Naja kaouthia 

Scope: Global
Language: English

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Taxonomy [top]

Kingdom Phylum Class Order Family
Animalia Chordata Reptilia Squamata Elapidae

Scientific Name: Naja kaouthia Lesson, 1831
Common Name(s):
English Monocled Cobra
French Monocellate Cibra
Naja naja ssp. kaouthia Lesson, 1831
Taxonomic Notes: This species was formerly treated as a subspecies of Naja naja (see Wüster 1996 for nomenclatural review).

Assessment Information [top]

Red List Category & Criteria: Least Concern ver 3.1
Year Published: 2012
Date Assessed: 2011-08-31
Assessor(s): Stuart, B. & Wogan, G.
Reviewer(s): Bowles, P. & Cox, N.A.
Contributor(s): Zug, G., De Silva, R., Milligan, HT, Wearn, O.R., Wren, S., Zamin, T., Sears, J., Wilson, P., Lewis, S., Lintott, P. & Powney, G.
Naja kaouthia has been assessed as Least Concern owing to its large distribution, tolerance of a broad range of modified habitats, and its reported abundance. No major threats have been reported although it is extensively used for food, snake wine, skin trade and medicinal purposes, and has undergone at least localized population declines in the eastern part of its range. For this reason it is listed in appendix II of CITES. However, it is not known whether it is undergoing a significant population decline and more research is needed to establish whether this species might warrant reassessment.
Previously published Red List assessments:

Geographic Range [top]

Range Description:This species occurs from northeastern India, Bangladesh and Bhutan across southern China, southward to northern Peninsular Malaysia (Wüster 1996). It is absent from the central dry zone of Myanmar. Its presence in northern Lao PDR has not been confirmed although it has been recorded from the southern part of the country. It is absent from North Viet Nam, where records attributed to this species likely reflect confusion with N. atra or N. siamensis.
Countries occurrence:
Bangladesh; Bhutan; Cambodia; China; India; Lao People's Democratic Republic; Malaysia (Peninsular Malaysia); Myanmar; Nepal; Thailand; Viet Nam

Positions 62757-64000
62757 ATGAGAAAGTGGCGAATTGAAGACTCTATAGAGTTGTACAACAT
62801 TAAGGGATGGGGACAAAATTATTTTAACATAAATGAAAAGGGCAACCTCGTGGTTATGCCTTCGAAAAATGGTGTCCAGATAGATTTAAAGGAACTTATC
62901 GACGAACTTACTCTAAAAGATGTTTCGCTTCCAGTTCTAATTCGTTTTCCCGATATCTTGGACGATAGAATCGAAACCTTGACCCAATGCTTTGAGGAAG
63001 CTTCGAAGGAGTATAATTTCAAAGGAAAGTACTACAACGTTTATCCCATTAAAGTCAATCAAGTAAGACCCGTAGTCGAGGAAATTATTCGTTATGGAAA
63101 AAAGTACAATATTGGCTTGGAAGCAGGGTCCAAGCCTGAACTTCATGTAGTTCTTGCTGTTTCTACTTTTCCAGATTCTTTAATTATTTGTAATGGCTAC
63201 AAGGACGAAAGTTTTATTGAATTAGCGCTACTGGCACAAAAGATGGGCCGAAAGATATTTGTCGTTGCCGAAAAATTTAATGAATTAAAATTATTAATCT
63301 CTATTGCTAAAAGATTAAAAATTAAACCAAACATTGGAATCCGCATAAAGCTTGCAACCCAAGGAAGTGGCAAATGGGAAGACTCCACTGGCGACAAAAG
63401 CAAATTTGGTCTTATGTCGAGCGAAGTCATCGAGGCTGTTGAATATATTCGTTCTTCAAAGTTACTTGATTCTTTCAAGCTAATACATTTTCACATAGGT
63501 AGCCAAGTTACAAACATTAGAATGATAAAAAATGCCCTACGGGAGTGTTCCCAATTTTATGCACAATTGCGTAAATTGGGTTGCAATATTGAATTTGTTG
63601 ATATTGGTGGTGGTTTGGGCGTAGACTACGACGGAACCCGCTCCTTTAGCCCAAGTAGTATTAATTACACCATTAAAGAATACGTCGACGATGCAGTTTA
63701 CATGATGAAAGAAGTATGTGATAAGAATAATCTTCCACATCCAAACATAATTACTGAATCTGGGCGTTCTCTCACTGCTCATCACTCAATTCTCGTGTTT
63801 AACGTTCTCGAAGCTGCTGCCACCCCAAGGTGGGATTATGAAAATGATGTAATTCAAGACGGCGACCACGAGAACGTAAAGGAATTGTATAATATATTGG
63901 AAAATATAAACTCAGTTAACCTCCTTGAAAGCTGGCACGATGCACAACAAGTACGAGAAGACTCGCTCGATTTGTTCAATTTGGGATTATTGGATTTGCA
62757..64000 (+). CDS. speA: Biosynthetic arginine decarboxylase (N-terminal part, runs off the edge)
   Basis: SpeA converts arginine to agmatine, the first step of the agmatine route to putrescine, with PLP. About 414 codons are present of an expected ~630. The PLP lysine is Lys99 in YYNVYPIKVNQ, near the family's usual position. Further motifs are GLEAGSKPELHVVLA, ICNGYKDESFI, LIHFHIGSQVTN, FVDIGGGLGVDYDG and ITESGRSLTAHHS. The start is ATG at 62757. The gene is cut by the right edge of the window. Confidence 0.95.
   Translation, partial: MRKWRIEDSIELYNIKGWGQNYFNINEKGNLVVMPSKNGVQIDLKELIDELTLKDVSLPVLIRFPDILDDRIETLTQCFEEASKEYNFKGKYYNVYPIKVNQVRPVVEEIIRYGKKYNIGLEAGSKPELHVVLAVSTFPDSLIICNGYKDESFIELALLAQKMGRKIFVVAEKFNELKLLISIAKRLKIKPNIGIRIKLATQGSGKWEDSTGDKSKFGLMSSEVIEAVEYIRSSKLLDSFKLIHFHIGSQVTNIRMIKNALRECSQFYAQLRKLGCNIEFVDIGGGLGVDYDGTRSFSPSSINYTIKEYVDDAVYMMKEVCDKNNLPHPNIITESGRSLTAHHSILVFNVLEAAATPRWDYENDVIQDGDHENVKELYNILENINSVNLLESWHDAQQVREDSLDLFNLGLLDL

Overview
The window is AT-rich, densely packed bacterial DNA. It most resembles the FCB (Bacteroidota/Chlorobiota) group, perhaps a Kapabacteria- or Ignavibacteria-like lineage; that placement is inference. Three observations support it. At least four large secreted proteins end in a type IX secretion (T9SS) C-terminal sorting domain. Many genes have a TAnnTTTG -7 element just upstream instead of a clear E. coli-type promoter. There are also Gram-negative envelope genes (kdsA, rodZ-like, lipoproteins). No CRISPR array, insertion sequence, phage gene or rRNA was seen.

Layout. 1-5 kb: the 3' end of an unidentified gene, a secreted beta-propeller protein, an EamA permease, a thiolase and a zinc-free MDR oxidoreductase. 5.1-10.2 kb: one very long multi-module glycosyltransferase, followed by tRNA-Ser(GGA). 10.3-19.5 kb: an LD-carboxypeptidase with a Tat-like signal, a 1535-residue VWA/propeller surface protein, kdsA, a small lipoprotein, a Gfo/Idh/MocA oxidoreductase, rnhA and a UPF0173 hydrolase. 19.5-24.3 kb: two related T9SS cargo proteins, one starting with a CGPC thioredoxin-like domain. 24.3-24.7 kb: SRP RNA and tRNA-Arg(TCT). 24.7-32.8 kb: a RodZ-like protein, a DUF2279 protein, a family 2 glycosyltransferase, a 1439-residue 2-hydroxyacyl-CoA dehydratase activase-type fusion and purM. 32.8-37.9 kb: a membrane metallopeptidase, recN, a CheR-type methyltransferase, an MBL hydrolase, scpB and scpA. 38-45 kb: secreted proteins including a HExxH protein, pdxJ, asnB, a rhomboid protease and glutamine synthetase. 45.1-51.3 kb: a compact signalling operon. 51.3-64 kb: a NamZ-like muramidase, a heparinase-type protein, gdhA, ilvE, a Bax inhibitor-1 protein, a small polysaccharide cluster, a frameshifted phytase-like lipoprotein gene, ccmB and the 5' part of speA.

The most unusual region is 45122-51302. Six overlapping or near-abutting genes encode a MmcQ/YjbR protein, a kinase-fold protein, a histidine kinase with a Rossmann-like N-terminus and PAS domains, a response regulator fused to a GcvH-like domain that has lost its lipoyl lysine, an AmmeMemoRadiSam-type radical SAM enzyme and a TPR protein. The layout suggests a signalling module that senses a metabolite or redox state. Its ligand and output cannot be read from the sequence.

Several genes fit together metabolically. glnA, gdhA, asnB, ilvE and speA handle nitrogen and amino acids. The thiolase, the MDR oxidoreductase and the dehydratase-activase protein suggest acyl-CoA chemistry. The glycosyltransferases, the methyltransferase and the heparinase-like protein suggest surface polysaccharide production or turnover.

Additional data:
Upper elevation limit (metres):1000
Range Map:Click here to open the map viewer and explore range.

Population [top]

Population:This species is common in most of its range. G. Zug (pers. comm.) states that it is widespread and common in Myanmar. It is also fairly common in Indochina. It is considered to have declined by over 30% over the preceding ten years in China as a result of overharvesting (Wang and Xie 2009), although China forms a small part of its range. It is explicitly included within the concept of Naja naja that the Viet Nam Red Data Book estimates has suffered a 50% population decline over the same period (Dang et al. 2007), but rates of decline specifically attributable to this species in Viet Nam are unknown. It is unclear whether this species is undergoing significant declines elsewhere within its range.
Current Population Trend:Decreasing
Additional data:
Population severely fragmented:No

Habitat and Ecology [top]

Habitat and Ecology:This species can adapt to a range of habitats, including both natural and anthropogenically-modified environments. It prefers habitats associated with water, such as paddy fields, swamps, and mangroves, but can also be found in grasslands, shrublands, and forests. It also occurs in agricultural land and human settlements, including cities. It occurs up to 1,000 m elevation.

Use and Trade [top]

Use and Trade: This species is harvested in Lao PDR, Viet Nam, Myanmar and China for both domestic use and export to supply demand for Chinese traditional medicine (Stuart 2004). It is also used in snake wine in Viet Nam (Somaweera and Somaweera 2010) and probably throughout its range. Harvesting is quite extensive in Indochina, where it is collected for food and skin as well as for medicinal purposes (Q.T. Nguyen pers. comm. August 2011). CITES data indicate that between 2000 and 2009 live exports and medicinal parts were predominantly taken from captive-bred or, in smaller numbers, farmed animals, while skins were almost exclusively from wild specimens, with the export of 6,882 skins reported from Thailand over this period (M. Auliya pers. comm. December 2011). It is of some interest in the international pet trade (M. Auliya pers. comm. December 2011).

Threats [top]

Major Threat(s): The species is probably threatened in China, Myanmar and much of Indochina, as a result of heavy exploitation for use in traditional medicine, including snake wine in Viet Nam, and for skins and food. CITES data indicates, however, that it is unclear whether these pressures are sufficient to threaten the survival of subpopulations.

Conservation Actions [top]

Conservation Actions: This species is listed on CITES Appendix II. Its large geographic distribution is coincident with a number of protected areas. As part of the Naja naja complex (with N. naja, N. atra and N. siamensis), this species is protected in Vietnam (where members of the complex are listed as nationally Endangered - Dang et al. 2007) by government decree, limiting commercial exploitation. The China Species Red List lists this snake as nationally Vulnerable (Wang and Xie 2009). Due to its extensive use more research on how harvesting is impacting the population in major areas of its range is recommended.

Citation: Stuart, B. & Wogan, G. 2012. Naja kaouthia. The IUCN Red List of Threatened Species 2012: e.T177487A1488122. . Downloaded on 19 June 2018.
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